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Fashion | SENSE OF STYLE

Like Diamonds in the Sky

At the Golden Globe Awards, the Stars Came Out in Understated Jewels on a Backdrop of Midnight Black

January 22, 1998|MIMI AVINS | TIMES FASHION EDITOR

The 55th annual Golden Globe Awards presentation Sunday night might be remembered as the year Ving Rhames gave his statuette away, the night "Titanic" sank the competition, or the evening Christine Lahti's timing was off. But in fashion circles, it will go down as the party when the Riviere necklace, a simple, 16-inch strand of diamonds, quietly claimed the spotlight.

Big-name jewelers have been offering their wares to celebrities for years, and even sophisticated actresses have reacted like proverbial kids in the candy store.

They've grabbed the biggest and brightest baubles to borrow for an evening, causing jewelry overkill that ruined the effect of many a stunning dress. Maybe the novelty of having access to a zillion dollars' worth of gems is finally wearing off. For although there were many diamonds in sight Sunday, they were less bombastic and more carefully chosen to suit the wearer and contribute to a total look.

"Usually, women go for these big, bold jewels, but this year the Riviere was a huge thing," said Lori Schaeffer of the Diamond Information Center. "They were going more for the classics."

Imagine a preppy string of pearls, substitute diamonds, and you have the Riviere (pronounced Riviera), a classic design in the jeweler's repertoire since the beginning of this century. Lahti, Tea Leoni, Julianne Moore, Laura San Giacomo and Jodie Foster all wore variations of the necklace, supplied by Hollywood favorites Martin Katz and Harry Winston. The style has the potential to be the next diamond tennis bracelet--that is, a beautiful, timeless design that women can wear for day or evening. For those who don't want the nuisance of having to return the necklace the morning after, Rivieres can be purchased for as little as $20,000 to well more than $1 million, depending on the size and quality of the stones used.

When Lauren Bacall opened the show in a long, glittering evening coat by Giorgio Armani, she silently announced the evening's other fashion message--black rules. Foster chose a black apron gown by Armani, Sandra Bullock's bejeweled Dior was black, as were Kim Delaney's Herve Leger bandage dress, Anjelica Huston's Valentino column and Julia Roberts' colorfully beaded halter gown by Todd Oldham.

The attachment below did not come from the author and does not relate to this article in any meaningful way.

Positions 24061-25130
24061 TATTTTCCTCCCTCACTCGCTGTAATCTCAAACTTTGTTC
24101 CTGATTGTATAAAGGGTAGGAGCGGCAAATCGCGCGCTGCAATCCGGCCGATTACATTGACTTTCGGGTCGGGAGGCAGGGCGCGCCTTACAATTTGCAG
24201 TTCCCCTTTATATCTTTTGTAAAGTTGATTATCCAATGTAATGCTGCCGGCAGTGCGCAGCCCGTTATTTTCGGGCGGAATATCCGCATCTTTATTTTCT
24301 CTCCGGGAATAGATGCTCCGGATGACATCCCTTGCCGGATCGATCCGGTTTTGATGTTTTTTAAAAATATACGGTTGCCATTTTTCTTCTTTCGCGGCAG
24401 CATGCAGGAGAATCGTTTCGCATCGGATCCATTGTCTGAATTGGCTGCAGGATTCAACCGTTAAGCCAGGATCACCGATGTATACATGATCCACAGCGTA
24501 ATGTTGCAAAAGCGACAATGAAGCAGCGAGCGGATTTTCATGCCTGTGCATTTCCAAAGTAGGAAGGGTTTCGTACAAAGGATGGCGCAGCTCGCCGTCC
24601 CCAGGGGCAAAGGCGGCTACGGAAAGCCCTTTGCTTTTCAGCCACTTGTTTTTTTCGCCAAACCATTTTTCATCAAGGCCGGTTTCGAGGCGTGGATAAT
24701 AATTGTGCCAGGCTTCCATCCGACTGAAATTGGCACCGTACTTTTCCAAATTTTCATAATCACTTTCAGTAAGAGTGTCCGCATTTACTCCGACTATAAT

Madonna's latest incarnation, suitable for a trip to the Renaissance Faire, involved a long, full-skirted black taffeta gown. There were pretty pastels and pales in the crowd too, but the dark gowns were among the most elegant.

* Good Hair / Bad Hair: Sleek updo's worked well on San Giacomo, Helen Hunt and Linda Hamilton. Michelle Pfeiffer's low ponytail was the perfect plain counterpoint to her traffic-stopping, beaded Armani gown. Madonna's center-parted tousled and braided hair was in the same Gothic spirit as her dress. Roma Downey's coil of long red hair fought for territory with a fur collar, and nobody won.

* Look, Ma, No Straps!: Great strapless dresses included Hunt's pink bustier gown by Isaac Mizrahi (all the more striking when decorated by nothing more than discreet diamond stud earrings), Gillian Anderson's chiffon number by Herve Leger, its wicked scallops defining her gorgeous figure; San Giacomo's killer black minidress by Pamela Dennis; and Hamilton's black Valentino gown.

* Been There, Worn That: Goldie Hawn always looks terrific for these awards shows. But she's so successfully found her look that she always seems to be wearing the same dress. This time out, it was a crystal beaded sheath by Milanese designer Mila Schon.

* Taking a Risk: Interesting cover-ups included winner Angelina Jolie's cream silk chiffon stole, wrapped around a short, asymmetric dress by Armani; Kim Basinger's cashmere cardigan, thrown over her retro black satin tea-length dress by New York bridal designer Amsale; and Anne Heche's cut velvet Voyage coat.

* Not Big Enough to Hold a Trophy: Leoni and Julianna Margulies carried miniature studded tote bags by JP Tod, dyed to match their gowns.

* Worst Accessory: Jack Nicholson's chewing gum.

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